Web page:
Towards the southern edge of the village are the concrete foundation of the mill that powered the community. In 1902 David Aderholdt, Marcus Aderholdt, Miles Rudisill, and Michael Rudisill purchased an existing machine shop on the 1,500 acre property. By 1905 the Henry River Mills Manufacturing Company had completed construction of a dam to provide water power to the new three-story textile mill. In the subsequent decades the mill expanded to meet demand by building additions, wiring its buildings for electricity, reinvesting in new mechanical textile equipment, and adapting to new market trends. The American textile industry suffered a severe decline in the 1960s as global capitalism proliferated. Unable to compete with low foreign labor costs, the mill and its surrounding community was sold carte blanche to Wade Shepherd in 1975. The investment proved disastrous as the mill was completely consumed by fire in 1977.
Photo: One of the remaining 1&1/2 story homes.
Despite the devastation some of the villagers remained throughout the 1980s. While the homes were adequate for the period the mill was operational, they had fallen woefully behind by modern standards. Even the occupied homes still lacked proper electrical wiring, indoor plumbing, insulation, or any significant additions. Vacant homes were long pilfered for anything of value and bore typical signs of sustained neglect. Environmental elements have greatly deteriorated the wood frame homes insuring that they will remain uninhabitable. Of the original lot of 35, only 20 structures remain.
After three decades of decay the homes provided a perfect setting for the poverty stricken District 12 in The Hunger Games. The village served as a backdrop in the dystopian fantasy where extreme poverty is leveraged as a means of regional government control. The blockbuster film has brought unwanted attention to the village resulting in theft and vandalism. Shepherd has posted trespassing notices, but the warnings often go unheeded by curious visitors.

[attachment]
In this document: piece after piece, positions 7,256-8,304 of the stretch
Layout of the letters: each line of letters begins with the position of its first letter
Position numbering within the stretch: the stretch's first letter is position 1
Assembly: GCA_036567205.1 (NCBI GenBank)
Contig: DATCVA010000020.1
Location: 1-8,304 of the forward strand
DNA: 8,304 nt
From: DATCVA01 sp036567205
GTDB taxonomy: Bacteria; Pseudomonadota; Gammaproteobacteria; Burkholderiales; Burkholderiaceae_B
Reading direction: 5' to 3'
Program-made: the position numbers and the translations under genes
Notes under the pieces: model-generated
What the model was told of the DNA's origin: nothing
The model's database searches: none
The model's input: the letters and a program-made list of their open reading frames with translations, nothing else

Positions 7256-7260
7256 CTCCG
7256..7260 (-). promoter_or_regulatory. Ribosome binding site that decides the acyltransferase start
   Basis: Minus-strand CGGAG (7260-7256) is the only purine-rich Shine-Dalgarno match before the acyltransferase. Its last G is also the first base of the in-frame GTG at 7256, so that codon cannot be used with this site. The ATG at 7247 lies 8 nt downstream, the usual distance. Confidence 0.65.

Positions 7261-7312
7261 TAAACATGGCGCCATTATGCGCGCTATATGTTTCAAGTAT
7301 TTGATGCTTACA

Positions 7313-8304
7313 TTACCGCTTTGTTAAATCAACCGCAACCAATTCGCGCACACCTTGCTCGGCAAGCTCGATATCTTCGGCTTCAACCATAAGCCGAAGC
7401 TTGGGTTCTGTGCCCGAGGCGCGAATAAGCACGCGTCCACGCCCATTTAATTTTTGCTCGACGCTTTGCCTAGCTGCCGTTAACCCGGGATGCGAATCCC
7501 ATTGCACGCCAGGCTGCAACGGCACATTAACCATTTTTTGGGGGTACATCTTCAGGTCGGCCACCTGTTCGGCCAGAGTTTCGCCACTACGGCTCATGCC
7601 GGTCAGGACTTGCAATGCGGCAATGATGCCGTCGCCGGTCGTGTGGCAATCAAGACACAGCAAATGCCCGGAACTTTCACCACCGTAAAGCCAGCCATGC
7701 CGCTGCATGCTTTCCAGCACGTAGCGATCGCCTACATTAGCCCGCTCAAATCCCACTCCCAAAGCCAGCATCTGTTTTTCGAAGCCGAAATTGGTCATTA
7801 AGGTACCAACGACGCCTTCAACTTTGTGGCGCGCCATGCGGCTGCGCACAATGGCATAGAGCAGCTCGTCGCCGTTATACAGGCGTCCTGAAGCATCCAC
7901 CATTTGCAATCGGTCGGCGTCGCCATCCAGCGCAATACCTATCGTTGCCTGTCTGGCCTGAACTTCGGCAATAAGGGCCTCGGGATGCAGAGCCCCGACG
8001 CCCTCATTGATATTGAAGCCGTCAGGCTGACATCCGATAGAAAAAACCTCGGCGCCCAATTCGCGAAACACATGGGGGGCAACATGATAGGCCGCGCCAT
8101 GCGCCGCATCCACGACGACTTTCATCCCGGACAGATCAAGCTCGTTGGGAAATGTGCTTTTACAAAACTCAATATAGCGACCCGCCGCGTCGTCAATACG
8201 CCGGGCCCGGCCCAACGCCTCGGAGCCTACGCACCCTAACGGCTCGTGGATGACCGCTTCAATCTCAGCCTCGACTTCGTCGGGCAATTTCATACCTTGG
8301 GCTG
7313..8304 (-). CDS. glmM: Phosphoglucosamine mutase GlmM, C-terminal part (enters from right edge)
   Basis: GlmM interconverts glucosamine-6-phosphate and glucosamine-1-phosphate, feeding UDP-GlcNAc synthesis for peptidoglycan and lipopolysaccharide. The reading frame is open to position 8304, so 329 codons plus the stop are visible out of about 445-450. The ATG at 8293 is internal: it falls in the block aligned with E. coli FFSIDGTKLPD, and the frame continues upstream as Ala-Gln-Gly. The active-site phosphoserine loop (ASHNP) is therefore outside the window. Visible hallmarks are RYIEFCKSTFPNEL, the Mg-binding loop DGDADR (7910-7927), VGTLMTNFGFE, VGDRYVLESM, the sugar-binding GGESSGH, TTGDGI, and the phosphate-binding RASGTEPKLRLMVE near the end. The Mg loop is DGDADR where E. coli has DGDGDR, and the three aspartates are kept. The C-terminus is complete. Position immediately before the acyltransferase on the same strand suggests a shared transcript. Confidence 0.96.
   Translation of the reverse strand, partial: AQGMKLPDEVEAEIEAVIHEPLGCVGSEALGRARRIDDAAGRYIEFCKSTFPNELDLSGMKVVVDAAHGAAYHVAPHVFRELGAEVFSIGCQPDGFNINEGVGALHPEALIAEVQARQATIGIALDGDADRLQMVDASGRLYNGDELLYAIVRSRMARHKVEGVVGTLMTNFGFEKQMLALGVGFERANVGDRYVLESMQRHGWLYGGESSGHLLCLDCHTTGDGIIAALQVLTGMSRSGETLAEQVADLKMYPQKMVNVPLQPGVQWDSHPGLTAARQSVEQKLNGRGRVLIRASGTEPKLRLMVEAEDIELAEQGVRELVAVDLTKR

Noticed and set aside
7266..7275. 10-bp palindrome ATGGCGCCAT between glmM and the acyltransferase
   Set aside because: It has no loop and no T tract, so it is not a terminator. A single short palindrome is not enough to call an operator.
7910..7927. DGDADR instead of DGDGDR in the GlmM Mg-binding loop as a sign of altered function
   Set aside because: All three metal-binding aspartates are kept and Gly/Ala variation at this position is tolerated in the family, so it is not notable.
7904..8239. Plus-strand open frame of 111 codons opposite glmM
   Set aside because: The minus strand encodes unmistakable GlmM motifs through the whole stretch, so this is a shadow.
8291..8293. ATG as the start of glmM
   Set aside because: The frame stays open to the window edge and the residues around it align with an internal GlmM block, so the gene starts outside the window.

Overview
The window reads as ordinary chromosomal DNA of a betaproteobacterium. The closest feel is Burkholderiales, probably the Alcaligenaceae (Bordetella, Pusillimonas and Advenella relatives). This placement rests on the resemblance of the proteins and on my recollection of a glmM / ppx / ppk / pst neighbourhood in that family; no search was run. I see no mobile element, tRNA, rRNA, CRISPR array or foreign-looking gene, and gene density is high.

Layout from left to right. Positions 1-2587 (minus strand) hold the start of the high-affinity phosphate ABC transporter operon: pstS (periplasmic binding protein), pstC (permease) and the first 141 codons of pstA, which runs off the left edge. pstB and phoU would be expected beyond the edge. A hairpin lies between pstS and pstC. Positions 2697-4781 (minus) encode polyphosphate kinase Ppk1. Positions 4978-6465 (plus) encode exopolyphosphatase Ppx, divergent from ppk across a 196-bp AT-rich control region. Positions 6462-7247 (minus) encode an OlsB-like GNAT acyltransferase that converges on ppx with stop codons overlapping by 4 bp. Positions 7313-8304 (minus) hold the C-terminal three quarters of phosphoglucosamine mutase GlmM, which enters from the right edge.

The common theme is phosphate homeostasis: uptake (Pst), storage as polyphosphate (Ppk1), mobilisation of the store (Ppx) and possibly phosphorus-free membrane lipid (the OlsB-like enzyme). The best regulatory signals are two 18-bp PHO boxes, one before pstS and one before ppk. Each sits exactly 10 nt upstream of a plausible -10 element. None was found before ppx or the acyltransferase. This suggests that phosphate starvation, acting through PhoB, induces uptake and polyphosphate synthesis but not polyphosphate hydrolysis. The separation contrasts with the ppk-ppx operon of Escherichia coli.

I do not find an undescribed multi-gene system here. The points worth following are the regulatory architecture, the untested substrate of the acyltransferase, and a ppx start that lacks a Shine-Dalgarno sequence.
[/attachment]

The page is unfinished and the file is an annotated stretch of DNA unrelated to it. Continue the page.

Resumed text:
Repeated negotiations to sell the property have subsequently stalled. Shepherd’s high asking price of $1.4 million, the uniqueness of the real-estate, lack of utility infrastructure, and other bureaucratic hurdles related to land development have contributed to the village’s ongoing decay (Carroll, p. 94-100). The SyFy Channel show Hollywood Treasure even featured the property, but was unable to find a willing buyer.
As an outsider it is tough to imagine one’s life being under the thumb of corporate masters. Although the villagers of Henry River Mill were kept in meager homes afforded by their work and nominal pay, stories from those who lived there emphasize the close-knit community they were a part of. The farm ethic of interdependence on one’s neighbors carried over and built strong community bonds. As modern working-class Americans continue to struggle with obtaining livable wages and corporate impositions on personal choice, few can claim that they have the support of their neighbors. Unfortunately the welfare of Henry River Mill Village citizens was heavily reliant on the fortunes of the controlling company. When the mill ceased operations, the village was relegated to become nothing more than a fading historical curiosity.
Atlas Obscura – Article on the Henry River Mill Village.
Google Books – Excerpts from Like a Family: The Making of a Southern Cotton Mill World by Robert Korstad, Mary Murphy, Lu Ann Jones.
Hickory Record – Article on vandalism and theft at the “District 12” set.
LearnNC – K12 teaching resource on mill village life.
Kelly Autumn Carroll – Master’s thesis on the history and preservation of the mill.
SciFi Mafia – Hollywood Treasure video featuring The Hunger Games setting.
Wikipedia – Article on the Henry River Mill Village.